X-rays are used to inspect everything from golf clubs to artillery shells.
In the automotive industry, X-ray equipment checks welds and castings for porosity, inclusions and cracks. The technology can even be used to examine the grain structure of the metal. Small parts, such as sensors and fuel injectors, are also inspected with X-rays. Air bags are X-rayed to ensure that loose parts haven’t been enclosed accidentally. A stray fastener could become a dangerous missile if the air bag deploys.
“Every car and truck tire is X-rayed to make sure we don’t have another [recall] fiasco,” adds John Dupree, technical product manager for Yxlon International Inc. (Akron, OH). Inside the inspection machine, the tire rotates 360 degrees as the tread is X-rayed. The machine then creates one long X-ray image, as if the tread has been unwound and laid flat. Software automatically analyzes the image for defects, such as misaligned belt layers.
In aerospace and defense, X-ray machines inspect turbine blades, control rods, pitot tubes, hydraulic lines, propellers and helicopter rotors. X-ray machines check composite parts for delamination and examine the structure and alignment of carbon fibers.
In other industries, X-ray machines inspect welds in pressure vessels for cracks, inclusions, porosity and nonuniformity. Medical device assemblers use X-ray machines to look at endoscopes and artificial joints. Wire harness manufacturers use X-rays to check the quality of crimped connections, and a golf club manufacturer uses X-rays to inspect castings for club heads, says Peter Jacobsohn, president of Alpetor Systems (Deerfield, IL).
X-ray equipment is available in both in-line and stand-alone versions. Depending on the production volume and the importance of catching a particular defect, assemblers may X-ray every product on the line or a random sample from a shift or a day. “Boeing inspects every brazed joint in every pipe that goes into a plane,” says Dupree. “Some pipes are 16 feet long, and we have to use a robot to tilt and move it around so we can X-ray it.”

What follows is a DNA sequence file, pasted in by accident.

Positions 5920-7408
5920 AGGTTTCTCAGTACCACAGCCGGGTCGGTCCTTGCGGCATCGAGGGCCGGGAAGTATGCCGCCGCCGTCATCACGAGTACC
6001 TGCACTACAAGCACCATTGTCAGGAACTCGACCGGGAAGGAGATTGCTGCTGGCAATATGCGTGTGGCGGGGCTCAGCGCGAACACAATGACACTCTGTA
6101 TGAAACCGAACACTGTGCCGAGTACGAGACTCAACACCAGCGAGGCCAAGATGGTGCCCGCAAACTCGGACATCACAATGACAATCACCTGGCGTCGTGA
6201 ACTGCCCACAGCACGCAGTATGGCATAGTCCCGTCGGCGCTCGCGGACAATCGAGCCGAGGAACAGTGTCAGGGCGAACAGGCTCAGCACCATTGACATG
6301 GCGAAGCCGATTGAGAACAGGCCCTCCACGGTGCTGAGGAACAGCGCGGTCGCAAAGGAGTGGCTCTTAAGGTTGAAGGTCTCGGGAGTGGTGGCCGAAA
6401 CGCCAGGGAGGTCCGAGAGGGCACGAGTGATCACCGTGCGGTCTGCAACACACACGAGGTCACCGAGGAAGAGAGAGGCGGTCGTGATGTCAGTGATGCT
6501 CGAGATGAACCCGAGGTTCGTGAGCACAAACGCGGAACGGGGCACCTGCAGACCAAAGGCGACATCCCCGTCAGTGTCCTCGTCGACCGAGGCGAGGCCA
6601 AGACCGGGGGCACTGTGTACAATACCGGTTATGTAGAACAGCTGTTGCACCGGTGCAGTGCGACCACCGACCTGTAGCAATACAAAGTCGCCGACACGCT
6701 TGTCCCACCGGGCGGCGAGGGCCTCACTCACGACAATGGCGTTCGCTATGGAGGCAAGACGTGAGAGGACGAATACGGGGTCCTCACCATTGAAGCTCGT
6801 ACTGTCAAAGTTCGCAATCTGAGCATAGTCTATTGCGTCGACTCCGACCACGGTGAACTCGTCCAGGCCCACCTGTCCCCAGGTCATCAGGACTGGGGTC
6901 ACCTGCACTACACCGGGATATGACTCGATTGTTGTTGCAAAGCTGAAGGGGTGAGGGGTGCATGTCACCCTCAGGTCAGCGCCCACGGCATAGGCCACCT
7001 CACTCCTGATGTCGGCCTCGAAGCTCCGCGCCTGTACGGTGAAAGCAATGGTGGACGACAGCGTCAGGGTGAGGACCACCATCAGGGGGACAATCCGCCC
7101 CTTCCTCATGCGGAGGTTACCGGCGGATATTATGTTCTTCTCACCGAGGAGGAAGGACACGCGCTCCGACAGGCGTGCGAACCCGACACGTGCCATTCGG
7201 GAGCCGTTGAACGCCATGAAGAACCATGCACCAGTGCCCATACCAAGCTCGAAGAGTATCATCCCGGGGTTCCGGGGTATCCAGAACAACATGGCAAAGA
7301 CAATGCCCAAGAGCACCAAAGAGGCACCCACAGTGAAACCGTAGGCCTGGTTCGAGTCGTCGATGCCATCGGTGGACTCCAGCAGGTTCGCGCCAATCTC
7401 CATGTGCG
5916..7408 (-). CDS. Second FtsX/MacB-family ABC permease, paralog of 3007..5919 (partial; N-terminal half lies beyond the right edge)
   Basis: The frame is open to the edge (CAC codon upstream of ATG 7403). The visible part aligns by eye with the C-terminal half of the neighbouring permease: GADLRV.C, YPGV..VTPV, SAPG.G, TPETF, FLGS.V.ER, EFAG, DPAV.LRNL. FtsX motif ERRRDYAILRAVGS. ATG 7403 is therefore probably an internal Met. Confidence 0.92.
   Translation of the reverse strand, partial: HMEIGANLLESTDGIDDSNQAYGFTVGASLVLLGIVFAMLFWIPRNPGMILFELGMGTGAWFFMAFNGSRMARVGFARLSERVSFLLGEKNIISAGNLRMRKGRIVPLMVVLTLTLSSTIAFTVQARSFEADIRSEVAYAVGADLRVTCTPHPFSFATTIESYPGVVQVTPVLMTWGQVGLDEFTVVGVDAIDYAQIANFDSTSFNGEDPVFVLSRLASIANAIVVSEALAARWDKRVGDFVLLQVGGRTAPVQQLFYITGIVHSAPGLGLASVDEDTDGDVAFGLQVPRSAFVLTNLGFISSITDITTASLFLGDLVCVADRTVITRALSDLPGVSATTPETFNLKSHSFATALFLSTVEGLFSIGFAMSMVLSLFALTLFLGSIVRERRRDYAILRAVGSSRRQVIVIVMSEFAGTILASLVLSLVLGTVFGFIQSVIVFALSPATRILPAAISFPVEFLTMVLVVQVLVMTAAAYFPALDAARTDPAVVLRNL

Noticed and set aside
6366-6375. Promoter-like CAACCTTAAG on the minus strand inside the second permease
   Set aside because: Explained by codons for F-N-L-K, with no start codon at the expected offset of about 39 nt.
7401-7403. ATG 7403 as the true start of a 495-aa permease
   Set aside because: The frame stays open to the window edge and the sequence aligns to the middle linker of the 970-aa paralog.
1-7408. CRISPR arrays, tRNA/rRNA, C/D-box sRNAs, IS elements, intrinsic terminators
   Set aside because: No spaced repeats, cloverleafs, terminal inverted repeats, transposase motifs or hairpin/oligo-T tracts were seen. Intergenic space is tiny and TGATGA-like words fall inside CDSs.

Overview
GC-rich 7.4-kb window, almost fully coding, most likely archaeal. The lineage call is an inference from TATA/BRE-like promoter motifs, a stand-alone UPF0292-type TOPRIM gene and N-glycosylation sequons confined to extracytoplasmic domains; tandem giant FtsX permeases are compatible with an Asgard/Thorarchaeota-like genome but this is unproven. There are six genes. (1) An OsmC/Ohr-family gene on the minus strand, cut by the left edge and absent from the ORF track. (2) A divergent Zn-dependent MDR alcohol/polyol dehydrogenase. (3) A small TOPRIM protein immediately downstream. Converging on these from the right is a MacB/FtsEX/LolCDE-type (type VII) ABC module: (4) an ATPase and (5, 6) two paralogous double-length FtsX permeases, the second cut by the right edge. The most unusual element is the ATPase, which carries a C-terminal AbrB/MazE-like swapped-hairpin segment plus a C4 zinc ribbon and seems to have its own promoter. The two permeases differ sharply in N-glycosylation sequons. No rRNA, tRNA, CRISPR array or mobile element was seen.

Like diagnostic X-ray machines in hospitals, X-ray inspection equipment runs the gamut from film imaging to digital imaging to computed tomography (CT). Film-based equipment is the least expensive and offers the best resolution, says Dupree, but it’s also the slowest and it can’t be used in-line. Digital equipment comes in a range of power levels and resolutions, and it’s the only way to go for in-line inspection. However, when inspecting dense assemblies, defects near the bottom can be obscured by parts near the top.
CT is the most expensive of the three, but it offers the advantage of producing X-rays of an assembly in 3D. Engineers can then view the 3D image from different perspectives, rotate it, zoom into an area of interest, or take slices of the volume along any axis. For example, an automated CT system can inspect ordnance up to 40 millimeters in diameter at a rate of 60 rounds per hour. With digital X-ray equipment, the honeycomb structure surrounding the “boat end” of the projectile can interfere with the detection of pinholes, scratches and other defects. With CT, the honeycomb can be peeled away to clearly reveal critical elements of the assembly.
“Recent advances have lowered the cost of CT to almost half of what it was five years ago,” says Dupree. “The process is also much quicker. What used to take eight to 12 hours now takes 30 seconds. In the next 10 years, CT will be the standard.”
The power and resolution of an X-ray inspection system depend on the size and density of the parts and the size of the defect to be detected. A titanium part will require more power than a plastic part. However, there’s a trade-off between power and resolution. “The higher the power, the lower the resolution,” says Dupree. “If you’re looking for 1-micron cracks with a 450-kilovolt system, you won’t see them.”